Insoles – Shoe insoles work by distributing your weight more evenly. If you have high arches, they are also useful for providing arch support. You’ll probably only need to wear inserts for a few months. If you can’t find comfortable premade insoles, consider getting custom orthotics.
Untuck Your Bed Sheets – It might sound weird, but sleeping in tucked-in bed sheets puts unnecessary pressure on your feet. Untuck your sheets, and you may see a reduction in your symptoms.
Plantar Fasciitis Socks – For some people, compression socks for plantar fasciitis can make a difference. You shouldn’t wear them if you have diabetes or any other blood circulation issue but they can help relieve pain and support your fascia while it heals.
Ice/Heat – Icing and heating is an easy rehab you can do at home. For best results alternate between ice and heat, applying 3-4 times a day for up to 20 minutes.
Rest – Probably not what you want to hear when all you want to do is get back out on the trails! But plantar fasciitis is an overuse injury – resting gives your foot the time it needs to heal and recover.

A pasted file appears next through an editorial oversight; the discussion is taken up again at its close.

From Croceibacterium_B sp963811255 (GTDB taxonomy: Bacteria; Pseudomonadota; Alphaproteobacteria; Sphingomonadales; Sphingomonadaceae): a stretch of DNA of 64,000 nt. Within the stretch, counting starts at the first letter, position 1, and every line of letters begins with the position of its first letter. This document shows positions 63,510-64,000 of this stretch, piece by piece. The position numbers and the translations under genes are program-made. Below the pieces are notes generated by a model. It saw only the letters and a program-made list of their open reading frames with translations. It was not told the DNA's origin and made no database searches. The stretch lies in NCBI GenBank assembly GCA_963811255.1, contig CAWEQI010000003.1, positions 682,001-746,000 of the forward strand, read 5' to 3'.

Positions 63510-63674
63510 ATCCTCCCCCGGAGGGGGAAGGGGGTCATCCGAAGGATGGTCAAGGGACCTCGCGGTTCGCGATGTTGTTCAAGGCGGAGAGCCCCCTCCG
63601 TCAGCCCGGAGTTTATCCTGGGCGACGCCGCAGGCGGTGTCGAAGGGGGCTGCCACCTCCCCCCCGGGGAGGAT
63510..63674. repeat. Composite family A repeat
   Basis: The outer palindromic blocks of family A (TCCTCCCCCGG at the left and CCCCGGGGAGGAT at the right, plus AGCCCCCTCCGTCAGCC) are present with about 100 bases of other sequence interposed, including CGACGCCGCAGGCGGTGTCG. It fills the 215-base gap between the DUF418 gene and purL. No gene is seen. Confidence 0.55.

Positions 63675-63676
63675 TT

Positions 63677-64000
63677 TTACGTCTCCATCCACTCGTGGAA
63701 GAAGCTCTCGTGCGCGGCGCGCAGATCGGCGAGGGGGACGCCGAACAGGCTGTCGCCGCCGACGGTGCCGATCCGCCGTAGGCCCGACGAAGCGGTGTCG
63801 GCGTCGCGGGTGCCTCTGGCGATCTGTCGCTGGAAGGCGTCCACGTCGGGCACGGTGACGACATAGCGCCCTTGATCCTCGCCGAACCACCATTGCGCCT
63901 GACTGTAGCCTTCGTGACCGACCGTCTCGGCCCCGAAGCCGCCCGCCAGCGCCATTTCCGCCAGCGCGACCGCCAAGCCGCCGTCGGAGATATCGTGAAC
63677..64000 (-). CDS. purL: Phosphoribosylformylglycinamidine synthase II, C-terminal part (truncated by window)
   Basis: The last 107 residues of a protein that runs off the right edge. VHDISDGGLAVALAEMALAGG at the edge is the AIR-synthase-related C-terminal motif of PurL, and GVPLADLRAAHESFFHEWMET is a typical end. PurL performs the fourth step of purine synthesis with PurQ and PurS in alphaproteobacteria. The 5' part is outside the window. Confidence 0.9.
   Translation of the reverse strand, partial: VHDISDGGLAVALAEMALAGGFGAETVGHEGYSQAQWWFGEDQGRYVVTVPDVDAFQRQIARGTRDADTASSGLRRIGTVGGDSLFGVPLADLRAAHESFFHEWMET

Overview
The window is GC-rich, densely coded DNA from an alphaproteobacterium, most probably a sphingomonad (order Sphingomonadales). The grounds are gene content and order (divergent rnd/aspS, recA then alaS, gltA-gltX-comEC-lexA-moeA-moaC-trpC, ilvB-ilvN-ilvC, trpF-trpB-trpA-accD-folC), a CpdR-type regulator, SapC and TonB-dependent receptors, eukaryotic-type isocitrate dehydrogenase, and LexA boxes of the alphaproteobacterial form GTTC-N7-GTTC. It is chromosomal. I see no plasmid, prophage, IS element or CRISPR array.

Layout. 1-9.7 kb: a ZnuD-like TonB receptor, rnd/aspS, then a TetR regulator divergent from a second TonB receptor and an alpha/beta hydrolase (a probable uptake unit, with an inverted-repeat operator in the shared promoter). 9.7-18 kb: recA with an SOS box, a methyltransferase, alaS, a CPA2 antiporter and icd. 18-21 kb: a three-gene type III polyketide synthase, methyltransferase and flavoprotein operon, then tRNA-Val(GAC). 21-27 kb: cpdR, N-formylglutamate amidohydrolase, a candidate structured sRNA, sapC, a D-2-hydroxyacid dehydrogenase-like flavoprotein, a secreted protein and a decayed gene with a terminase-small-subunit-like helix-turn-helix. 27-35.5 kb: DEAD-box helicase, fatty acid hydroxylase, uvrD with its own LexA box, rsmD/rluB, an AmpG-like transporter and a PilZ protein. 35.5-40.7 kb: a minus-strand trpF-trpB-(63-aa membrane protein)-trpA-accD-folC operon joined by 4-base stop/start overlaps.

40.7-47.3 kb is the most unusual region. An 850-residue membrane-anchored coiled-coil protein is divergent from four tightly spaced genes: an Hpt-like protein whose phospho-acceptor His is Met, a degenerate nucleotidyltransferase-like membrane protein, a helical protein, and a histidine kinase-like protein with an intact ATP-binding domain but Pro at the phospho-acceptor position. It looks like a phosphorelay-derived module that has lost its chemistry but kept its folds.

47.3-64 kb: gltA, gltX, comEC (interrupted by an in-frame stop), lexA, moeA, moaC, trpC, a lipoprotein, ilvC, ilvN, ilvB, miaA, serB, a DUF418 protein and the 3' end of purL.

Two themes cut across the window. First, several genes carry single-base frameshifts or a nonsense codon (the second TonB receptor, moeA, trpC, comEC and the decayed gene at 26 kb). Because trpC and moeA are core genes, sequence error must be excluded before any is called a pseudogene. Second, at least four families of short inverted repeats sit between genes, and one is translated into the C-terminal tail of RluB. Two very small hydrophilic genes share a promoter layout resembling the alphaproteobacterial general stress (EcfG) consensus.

Remember, the more often you do foot exercises and massage your feet, the more effective the pain relief will be.
When you’re walking, each step starts by raising your heel and letting your body weight come forward onto the ball of your foot. At a certain point you propel yourself forward by “pushing off” your big toe and allowing your weight to shift to the other foot. If your toe stays flat on the ground and doesn’t lift to push off, you run the risk of suddenly injuring the area around the joint.
The most common symptoms of turf toe include pain, swelling, and limited joint movement at the base of one big toe. The symptoms develop slowly and gradually get worse over time if it’s caused by repetitive injury like hiking.
As another overuse tear, ice/heat packs and rest are the best ways to heal turf toe.
By wearing well fitted hiking shoes with excellent support you can prevent the toe joint from excessive bending and force with pushing off.
Aftermarket insoles or orthopedically fitted insoles can help by providing a better fit inside your shoe and preventing soft tissue injury or a ligament strain that affects the big toe joint.
Compression bandages or taping can help reduce movement in your big toe, providing support and allowing it to heal.
Laying down with your foot elevated will help drain fluid and keep swelling down.
Hiking Foot Care Kit
Because good foot care when you’re hiking is so important, make sure you’re prepared with a hiking foot care kit. Here’s a checklist of items to pack a homemade kit that will protect your feet: